Carolina Panthers All-Pro linebacker Thomas Davis could suit up with a custom-printed arm brace to protect a nasty fracture during the biggest game of his life.
Take a look at the intricate, edible designs we saw from 3D Systems' ChefJet Pro, a prototype 3D food printer on display at the Consumer Electronics Show in Las Vegas.
If you think 3D printers are for making "useless toys," you're wrong. At CES 2016, 3D printing proved to be quite a handy technology to make objects that you can really use. Most importantly, it can be used to make stuff that you can't find ready-made at the store.
Coffee art lovers rejoice, there's now a way to print photos or text onto the foam from a cup of coffee.
Creepy, cool or creepy-cool? Buy a tiny version of your head to fit onto a Lego minifig, and become the star of your own plastic-brick adventures.
Printing in 3D isn't just for people. A small herd of fortunate animals has received new beaks, legs, feet and faces through the power of 3D printing.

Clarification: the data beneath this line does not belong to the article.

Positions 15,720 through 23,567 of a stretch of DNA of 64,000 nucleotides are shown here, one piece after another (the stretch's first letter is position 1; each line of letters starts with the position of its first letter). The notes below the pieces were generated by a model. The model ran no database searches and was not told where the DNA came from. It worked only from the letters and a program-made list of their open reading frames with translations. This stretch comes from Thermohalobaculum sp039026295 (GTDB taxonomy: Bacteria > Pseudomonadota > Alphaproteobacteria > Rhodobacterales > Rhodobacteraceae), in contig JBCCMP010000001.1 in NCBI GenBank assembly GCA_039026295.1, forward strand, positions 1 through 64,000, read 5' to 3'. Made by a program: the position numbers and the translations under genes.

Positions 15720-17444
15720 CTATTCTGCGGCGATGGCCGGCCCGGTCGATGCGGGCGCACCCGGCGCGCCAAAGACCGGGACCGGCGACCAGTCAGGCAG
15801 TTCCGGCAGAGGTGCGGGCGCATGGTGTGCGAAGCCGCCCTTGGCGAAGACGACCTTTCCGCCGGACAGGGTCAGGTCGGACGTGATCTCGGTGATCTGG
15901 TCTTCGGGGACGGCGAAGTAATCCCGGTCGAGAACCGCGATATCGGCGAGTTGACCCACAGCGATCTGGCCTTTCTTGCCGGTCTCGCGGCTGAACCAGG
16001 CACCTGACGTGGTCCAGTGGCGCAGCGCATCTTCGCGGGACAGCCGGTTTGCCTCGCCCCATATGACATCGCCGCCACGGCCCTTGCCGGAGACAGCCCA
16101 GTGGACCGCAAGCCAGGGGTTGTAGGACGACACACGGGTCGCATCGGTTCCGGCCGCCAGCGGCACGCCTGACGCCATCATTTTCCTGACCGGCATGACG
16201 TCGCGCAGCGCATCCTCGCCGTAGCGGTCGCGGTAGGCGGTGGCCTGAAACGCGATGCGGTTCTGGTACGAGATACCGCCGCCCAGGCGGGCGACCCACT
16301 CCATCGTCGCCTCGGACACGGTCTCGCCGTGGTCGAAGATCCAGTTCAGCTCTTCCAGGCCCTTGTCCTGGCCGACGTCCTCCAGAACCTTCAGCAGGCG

Derby, a dog born with deformed front legs, gets a new pair of high-tech prosthetics that let him walk, run and sit like a regular pup.
While they might be the fastest gun (to make) in the west, 3D-printed weapons are still illegal in Australia. But now, you could also face 14 years in jail just for possessing digital files of 3D-printed guns.
Local Motors has shown off various prototype versions of its 3D-printed electric car concept, but it looks like its "LM3D Swim" variant will be the first to head to retail, with preorders spinning up next year through crowdfunding and website efforts.
Jeff discusses a drone avoidance algorithm from an MIT student, a small device looking to transform regular homes into part of the Internet of Things and a company aiming to launch its 3D-printed electric car by 2017.